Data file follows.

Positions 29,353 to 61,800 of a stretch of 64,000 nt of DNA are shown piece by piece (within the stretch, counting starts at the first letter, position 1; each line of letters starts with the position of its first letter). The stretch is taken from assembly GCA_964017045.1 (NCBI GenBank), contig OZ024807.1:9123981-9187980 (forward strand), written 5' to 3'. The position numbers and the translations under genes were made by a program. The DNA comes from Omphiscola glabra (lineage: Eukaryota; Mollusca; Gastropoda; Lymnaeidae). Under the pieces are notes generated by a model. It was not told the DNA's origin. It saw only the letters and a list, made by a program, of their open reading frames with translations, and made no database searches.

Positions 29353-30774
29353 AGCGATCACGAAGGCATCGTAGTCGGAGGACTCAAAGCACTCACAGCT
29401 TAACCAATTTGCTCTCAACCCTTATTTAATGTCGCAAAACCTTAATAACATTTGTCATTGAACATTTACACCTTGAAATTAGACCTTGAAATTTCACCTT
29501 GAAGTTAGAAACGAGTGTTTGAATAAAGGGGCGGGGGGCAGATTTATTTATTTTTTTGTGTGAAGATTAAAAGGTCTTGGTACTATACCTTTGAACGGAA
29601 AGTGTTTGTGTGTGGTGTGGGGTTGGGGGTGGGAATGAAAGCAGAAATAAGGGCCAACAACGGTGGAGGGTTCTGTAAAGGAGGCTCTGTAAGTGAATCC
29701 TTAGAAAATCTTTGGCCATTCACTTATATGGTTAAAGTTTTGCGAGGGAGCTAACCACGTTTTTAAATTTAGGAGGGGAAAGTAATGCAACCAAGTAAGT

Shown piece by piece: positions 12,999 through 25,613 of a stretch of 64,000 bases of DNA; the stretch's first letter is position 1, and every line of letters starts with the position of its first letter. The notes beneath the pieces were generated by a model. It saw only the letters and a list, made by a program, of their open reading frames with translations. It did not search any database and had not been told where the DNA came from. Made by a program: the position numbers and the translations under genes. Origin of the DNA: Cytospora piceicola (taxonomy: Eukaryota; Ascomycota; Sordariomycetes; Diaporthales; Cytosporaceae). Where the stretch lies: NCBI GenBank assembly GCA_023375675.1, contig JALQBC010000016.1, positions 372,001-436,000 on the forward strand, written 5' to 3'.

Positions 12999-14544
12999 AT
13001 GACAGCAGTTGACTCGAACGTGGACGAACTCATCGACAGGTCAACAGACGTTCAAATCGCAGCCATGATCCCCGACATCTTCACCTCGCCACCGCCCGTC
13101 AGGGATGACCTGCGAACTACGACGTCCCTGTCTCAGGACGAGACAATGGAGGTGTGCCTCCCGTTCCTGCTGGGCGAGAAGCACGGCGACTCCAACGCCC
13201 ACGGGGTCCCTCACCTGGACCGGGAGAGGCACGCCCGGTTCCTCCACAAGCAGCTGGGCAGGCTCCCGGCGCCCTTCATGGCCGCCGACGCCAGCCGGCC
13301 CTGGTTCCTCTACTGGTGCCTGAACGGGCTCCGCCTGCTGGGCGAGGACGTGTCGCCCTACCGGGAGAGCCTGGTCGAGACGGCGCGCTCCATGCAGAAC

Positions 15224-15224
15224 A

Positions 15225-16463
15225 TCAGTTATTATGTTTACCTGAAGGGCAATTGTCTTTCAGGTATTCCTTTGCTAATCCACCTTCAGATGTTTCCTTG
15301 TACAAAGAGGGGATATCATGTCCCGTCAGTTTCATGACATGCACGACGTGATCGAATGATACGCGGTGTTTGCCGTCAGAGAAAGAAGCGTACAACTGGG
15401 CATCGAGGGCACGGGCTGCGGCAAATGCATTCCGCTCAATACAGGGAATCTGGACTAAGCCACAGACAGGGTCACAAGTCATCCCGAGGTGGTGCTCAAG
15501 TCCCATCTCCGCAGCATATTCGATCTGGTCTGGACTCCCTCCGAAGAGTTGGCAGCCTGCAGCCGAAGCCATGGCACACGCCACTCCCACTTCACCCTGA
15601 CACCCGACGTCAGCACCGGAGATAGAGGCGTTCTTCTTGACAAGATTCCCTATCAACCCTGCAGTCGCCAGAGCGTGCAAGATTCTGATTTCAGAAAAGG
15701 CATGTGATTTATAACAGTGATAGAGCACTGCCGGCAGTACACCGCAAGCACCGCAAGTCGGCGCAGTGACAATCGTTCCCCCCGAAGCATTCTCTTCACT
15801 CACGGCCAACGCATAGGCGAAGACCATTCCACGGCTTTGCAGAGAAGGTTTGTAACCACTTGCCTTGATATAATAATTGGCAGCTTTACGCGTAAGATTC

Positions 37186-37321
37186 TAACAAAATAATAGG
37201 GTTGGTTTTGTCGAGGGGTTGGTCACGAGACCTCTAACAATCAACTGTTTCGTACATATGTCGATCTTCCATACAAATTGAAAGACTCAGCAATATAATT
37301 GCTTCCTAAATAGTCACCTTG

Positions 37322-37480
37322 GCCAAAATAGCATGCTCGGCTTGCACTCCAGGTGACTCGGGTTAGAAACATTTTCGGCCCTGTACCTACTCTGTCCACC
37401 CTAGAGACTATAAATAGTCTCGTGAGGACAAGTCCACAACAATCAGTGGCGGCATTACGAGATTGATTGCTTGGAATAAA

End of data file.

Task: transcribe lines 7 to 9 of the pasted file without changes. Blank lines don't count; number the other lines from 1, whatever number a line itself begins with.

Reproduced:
29701 TTAGAAAATCTTTGGCCATTCACTTATATGGTTAAAGTTTTGCGAGGGAGCTAACCACGTTTTTAAATTTAGGAGGGGAAAGTAATGCAACCAAGTAAGT

Shown piece by piece: positions 12,999 through 25,613 of a stretch of 64,000 bases of DNA; the stretch's first letter is position 1, and every line of letters starts with the position of its first letter. The notes beneath the pieces were generated by a model. It saw only the letters and a list, made by a program, of their open reading frames with translations. It did not search any database and had not been told where the DNA came from. Made by a program: the position numbers and the translations under genes. Origin of the DNA: Cytospora piceicola (taxonomy: Eukaryota; Ascomycota; Sordariomycetes; Diaporthales; Cytosporaceae). Where the stretch lies: NCBI GenBank assembly GCA_023375675.1, contig JALQBC010000016.1, positions 372,001-436,000 on the forward strand, written 5' to 3'.

Positions 12999-14544